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Am J Med Sci. 2006 Sep;332(3):112-8.

Secondary hyperparathyroidism and hypovitaminosis D in African-Americans with decompensated heart failure.

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Division of Cardiovascular Diseases, Department of Medicine, University of Tennessee Health Science Center, Memphis, Tennessee 38163, USA.



We previously noted secondary hyperparathyroidism (SHPT) in African-American patients hospitalized during February, 2005 with either untreated or treated congestive heart failure (CHF) due to ischemic or idiopathic cardiomyopathy. Herein, we hypothesized that housebound African-American patients hospitalized during the period of June 1 through August 31, 2005, with CHF would have SHPT and hypovitaminosis D.


Twenty-five African-American patients with an ejection fraction (EF) less than 35% due to ischemic or dilated (idiopathic) cardiomyopathy were monitored: 20 were hospitalized with CHF, stratified on historical grounds as of 4 weeks' or longer duration or of 1 to 2 weeks' duration in 11 and 9 patients, respectively, despite medical care that included furosemide; serum parathyroid hormone (PTH) and 25(OH)D at the time of admission in these patients were compared to five asymptomatic outpatients seen during the summer with stable, compensated failure.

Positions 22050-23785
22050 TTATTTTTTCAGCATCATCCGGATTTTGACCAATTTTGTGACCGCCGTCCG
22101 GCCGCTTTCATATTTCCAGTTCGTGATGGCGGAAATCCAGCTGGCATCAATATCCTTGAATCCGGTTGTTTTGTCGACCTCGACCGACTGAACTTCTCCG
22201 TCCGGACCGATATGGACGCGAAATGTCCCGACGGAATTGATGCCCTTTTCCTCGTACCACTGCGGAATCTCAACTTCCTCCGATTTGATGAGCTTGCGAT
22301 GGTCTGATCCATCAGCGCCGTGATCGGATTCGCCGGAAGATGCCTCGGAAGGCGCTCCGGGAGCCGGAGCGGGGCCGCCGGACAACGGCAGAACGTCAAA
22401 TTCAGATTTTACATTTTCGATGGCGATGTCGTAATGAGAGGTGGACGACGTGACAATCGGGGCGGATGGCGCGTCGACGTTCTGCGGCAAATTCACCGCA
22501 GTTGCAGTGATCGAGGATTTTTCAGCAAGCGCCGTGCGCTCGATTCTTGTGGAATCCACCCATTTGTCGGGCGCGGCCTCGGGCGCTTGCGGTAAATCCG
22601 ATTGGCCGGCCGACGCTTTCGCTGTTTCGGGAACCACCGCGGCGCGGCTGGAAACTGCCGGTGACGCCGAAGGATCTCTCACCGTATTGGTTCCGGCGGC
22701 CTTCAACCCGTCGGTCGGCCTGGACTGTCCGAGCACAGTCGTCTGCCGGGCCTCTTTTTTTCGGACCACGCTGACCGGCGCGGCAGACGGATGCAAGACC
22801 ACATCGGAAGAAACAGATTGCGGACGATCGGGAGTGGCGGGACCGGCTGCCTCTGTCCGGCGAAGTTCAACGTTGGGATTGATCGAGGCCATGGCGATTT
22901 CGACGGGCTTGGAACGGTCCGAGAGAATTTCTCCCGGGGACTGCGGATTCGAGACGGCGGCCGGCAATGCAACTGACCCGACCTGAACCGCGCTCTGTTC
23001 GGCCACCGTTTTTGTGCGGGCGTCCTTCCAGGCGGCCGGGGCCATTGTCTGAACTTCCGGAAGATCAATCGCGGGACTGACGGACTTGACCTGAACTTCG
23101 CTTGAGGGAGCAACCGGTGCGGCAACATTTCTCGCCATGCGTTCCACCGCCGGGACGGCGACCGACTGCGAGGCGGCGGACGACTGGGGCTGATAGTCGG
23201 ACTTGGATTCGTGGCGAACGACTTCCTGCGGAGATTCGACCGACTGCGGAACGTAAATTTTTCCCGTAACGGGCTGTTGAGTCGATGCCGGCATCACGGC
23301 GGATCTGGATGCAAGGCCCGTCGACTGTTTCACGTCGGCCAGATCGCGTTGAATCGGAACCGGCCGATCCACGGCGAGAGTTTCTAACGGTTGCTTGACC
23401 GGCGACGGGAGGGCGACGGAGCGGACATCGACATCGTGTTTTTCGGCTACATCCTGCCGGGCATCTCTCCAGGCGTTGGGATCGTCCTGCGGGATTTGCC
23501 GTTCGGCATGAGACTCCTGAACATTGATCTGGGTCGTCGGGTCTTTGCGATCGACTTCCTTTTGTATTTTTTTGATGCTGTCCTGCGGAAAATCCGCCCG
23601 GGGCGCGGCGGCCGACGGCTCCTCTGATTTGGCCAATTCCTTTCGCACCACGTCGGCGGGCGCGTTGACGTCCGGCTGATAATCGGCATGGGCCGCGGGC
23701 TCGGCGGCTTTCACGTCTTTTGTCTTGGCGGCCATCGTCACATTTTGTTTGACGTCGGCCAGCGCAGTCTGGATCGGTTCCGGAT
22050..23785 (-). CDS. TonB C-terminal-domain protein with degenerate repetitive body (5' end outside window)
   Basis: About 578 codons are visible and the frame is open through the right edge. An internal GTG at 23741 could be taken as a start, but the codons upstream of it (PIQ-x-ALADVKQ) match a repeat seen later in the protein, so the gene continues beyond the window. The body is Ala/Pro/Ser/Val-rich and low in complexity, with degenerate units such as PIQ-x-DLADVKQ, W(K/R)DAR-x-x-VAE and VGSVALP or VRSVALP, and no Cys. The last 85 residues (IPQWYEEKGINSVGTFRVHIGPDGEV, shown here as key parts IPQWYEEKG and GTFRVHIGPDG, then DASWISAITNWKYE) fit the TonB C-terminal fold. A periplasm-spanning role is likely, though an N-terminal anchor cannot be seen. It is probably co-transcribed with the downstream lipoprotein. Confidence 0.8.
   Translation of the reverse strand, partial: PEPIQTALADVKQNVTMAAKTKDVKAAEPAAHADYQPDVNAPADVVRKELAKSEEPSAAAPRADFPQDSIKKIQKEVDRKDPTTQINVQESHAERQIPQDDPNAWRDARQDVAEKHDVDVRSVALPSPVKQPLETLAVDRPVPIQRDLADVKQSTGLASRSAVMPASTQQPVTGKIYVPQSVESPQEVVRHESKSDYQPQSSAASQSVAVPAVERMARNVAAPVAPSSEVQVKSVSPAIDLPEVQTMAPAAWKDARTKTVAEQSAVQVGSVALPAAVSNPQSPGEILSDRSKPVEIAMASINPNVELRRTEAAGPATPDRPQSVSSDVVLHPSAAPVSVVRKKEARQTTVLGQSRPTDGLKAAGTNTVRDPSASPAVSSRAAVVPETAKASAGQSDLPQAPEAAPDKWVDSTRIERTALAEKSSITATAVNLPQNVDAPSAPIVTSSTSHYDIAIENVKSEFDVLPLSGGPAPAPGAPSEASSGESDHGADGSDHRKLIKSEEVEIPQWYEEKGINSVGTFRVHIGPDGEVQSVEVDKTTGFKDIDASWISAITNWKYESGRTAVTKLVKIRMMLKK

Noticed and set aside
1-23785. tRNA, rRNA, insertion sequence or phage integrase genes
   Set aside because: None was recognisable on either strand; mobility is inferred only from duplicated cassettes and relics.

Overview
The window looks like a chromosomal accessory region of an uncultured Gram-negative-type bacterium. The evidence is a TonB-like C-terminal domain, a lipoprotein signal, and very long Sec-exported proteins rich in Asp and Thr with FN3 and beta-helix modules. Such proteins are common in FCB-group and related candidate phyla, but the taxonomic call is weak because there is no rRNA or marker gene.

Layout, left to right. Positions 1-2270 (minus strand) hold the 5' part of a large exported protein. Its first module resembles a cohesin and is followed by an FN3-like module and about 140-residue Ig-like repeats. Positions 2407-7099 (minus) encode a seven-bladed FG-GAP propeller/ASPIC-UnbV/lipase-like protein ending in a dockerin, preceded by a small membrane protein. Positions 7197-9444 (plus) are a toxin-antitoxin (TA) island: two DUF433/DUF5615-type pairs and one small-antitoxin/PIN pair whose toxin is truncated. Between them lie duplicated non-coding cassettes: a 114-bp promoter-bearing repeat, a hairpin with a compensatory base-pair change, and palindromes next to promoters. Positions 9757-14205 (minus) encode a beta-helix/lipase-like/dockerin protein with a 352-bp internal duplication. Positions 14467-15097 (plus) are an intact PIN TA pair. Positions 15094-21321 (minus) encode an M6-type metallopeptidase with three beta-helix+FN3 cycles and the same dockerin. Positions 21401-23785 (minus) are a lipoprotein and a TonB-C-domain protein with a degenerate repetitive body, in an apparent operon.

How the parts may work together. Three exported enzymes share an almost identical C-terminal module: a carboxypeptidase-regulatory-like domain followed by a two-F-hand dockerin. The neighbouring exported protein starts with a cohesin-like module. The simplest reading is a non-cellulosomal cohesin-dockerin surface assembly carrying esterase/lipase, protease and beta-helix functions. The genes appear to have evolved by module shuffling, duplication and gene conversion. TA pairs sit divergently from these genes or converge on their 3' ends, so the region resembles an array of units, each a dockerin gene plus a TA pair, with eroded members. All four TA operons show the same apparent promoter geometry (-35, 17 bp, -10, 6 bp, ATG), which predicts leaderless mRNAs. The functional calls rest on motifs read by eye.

Serum PTH was elevated (127 +/- 13; 82-243 pg/mL) in all patients with CHF of 4 weeks' or longer duration (normal, 12-65 pg/mL) and was elevated in three of nine patients (59 +/- 8; 18-99 pg/mL) with CHF of 1 to 2 weeks' duration. Ionized hypocalcemia (1.09 +/- 0.03 and 1.08 +/- 0.02 mmol/L; normal, 1.12-1.30) and hypomagnesemia (0.47 +/- 0.02 and 0.46 +/- 0.03 mmol/L; normal, 0.53-0.67) were respectively found in long- or short-duration CHF. No compensated patient had elevated PTH (42 +/- 5; 17-53). Hypovitaminosis D (< or =30 ng/mL) was universally present in patients with CHF of 4 weeks' or longer duration (15.1 +/- 1.4; 7.0-23.8 ng/mL) and was also prevalent in the other groups (20.3 +/- 5.1, 7.0-54.1 ng/mL in CHF of 1 to 2 weeks' duration and 23.1 +/- 4.9; 17.2-42.7 ng/mL in compensated failure).


In African-American patients with CHF, hypovitaminosis D, aldosteronism, and loop diuretic treatment each exaggerate Ca and Mg losses to stress a fragile Ca balance leading to ionized hypocalcemia and hypomagnesemia with SHPT.

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